Michele Kelemen A former NPR Moscow bureau chief, Michele Kelemen now covers the State Department. Her reports can be heard on all NPR News programs — from Morning Edition to All Things Considered.

51 State Department Employees Sign Memo Objecting To U.S. Policy In Syria

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Syrian refugees at a makeshift camp on the Greek-Macedonian border, near the northern Greek village of Idomeni, on May 26. President Obama wants to bring 10,000 Syrian refugees to the U.S. this year. Donald Trump, the presumptive Republican presidential nominee, says there's a "tremendous flow" of Syrian refugees coming into the U.S. and the program should be suspended. Yannis Kolesidis/AP hide caption

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Yannis Kolesidis/AP

Fact Check: Donald Trump And Syrian Refugees

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U.N. Secretary-General Ban Ki-moon speaks at the United Nations on Thursday. In a surprising admission, Ban said he came under pressure to remove Saudi Arabia from a list of countries that harm children. The Saudis had been placed on the list because of their bombing campaign in Yemen. Bebeto Matthews/AP hide caption

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Bebeto Matthews/AP

Saudi Arabia Dropped From List Of Those Harming Children; U.N. Cites Pressure

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Syrian President Bashar Assad addresses parliament in Damascus on Tuesday, saying he will retake "every inch" of Syrian territory. Assad's defiant tone comes at a time when peace efforts for the country have been crumbling. SANA via AP hide caption

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SANA via AP

Bashar Assad's Defiance Points To A Syrian Peace Effort In Tatters

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Russia and China were among the 10 countries voting against the press freedom group's application for U.N. credentials. But South Africa indicated on Friday that it would reverse its "no" vote. Anadolu Agency/Getty Images hide caption

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Anadolu Agency/Getty Images

U.N. Panel Blocks Accreditation Bid By Committee To Protect Journalists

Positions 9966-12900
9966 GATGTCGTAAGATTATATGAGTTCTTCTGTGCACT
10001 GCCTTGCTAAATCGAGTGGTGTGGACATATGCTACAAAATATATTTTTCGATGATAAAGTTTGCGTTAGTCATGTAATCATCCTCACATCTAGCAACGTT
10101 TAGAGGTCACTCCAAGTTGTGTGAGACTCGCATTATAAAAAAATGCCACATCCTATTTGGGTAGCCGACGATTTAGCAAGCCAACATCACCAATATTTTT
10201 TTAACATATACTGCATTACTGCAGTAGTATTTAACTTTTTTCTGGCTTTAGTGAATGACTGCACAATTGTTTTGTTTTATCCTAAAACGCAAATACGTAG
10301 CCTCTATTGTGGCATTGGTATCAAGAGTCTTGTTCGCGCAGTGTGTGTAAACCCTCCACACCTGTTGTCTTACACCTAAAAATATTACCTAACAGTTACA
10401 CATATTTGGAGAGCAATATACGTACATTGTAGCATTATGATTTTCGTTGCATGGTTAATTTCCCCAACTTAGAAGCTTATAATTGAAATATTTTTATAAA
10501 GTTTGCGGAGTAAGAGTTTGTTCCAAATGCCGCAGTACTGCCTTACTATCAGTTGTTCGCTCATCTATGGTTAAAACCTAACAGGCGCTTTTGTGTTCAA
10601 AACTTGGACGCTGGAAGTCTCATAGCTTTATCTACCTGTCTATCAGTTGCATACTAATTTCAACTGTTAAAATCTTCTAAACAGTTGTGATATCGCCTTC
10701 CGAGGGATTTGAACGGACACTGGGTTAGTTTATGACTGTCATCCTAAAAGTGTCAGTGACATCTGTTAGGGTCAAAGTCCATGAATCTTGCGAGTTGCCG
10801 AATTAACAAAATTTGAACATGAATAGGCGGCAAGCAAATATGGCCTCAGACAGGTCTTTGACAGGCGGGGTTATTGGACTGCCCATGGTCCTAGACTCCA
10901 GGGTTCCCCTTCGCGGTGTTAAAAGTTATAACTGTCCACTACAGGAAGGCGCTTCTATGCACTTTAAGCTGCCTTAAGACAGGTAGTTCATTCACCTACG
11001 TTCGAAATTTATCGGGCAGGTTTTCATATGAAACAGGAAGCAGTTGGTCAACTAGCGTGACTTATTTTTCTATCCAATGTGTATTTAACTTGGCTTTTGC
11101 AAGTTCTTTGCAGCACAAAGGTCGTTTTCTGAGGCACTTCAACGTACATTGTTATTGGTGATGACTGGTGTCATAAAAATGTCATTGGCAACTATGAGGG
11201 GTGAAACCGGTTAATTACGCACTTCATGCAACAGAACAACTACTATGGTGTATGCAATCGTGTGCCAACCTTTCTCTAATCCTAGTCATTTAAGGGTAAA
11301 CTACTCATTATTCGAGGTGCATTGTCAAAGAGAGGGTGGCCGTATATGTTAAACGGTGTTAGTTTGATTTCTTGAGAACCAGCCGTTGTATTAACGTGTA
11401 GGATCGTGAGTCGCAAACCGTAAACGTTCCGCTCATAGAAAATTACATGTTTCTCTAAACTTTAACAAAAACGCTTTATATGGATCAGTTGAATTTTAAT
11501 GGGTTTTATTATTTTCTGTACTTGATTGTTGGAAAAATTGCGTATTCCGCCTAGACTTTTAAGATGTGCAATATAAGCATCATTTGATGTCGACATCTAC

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U.S. Secretary of State John Kerry (right), along with British Foreign Secretary Philip Hammond (left), speak to reporters in London on May 12. They tried to assure European banks they won't be penalized for conducting legitimate business with Iran. Critics say it should not be up to the U.S. to encourage investment in Iran. Josh Lederman/AP hide caption

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Josh Lederman/AP

John Kerry's Awkward Push For Investment In Iran

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U.S. May Send Weapons To Libya's Fledgling Government

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U.S. Allies Told Don't Use ISIS As An Excuse To Crack Down On Dissent

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U.S. Wants Russia To Help With Goal Of Reducing Syrian Airstrikes

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Randy Berry, the first U.S. special envoy for the rights of LGBTI persons, is shown at a gay pride rally in Sao Paulo, Brazil, last June. He says the U.S. is supporting activists worldwide but recognizes the risks they face in many countries. A gay activist who worked at the U.S. Embassy in Bangladesh was hacked to death this week. Courtesy U.S. State Department hide caption

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Courtesy U.S. State Department

For State Department's LGBTI Envoy, Every Country Is A Different Challenge

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In Chad, U.N. Ambassador Power Visits Anti-Extremist Command Center

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Cameroon Trip To Discuss Boko Haram Threat Begins On A Tragic Note

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UN Ambassador Tours West Africa To Highlight Boko Haram Threat

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U.S. Lawmakers Renew Calls To Find Nigerian Girls Captured By Boko Haram

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President Obama and Cuban President Raul Castro attend a baseball game during Obama's visit to Havana on March 22. The U.S. has opened up to a number of longtime foes in recent years, including Cuba. This has raised a debate about whether this leads to improved human rights in these countries. Chip Somodevilla/Getty Images hide caption

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Chip Somodevilla/Getty Images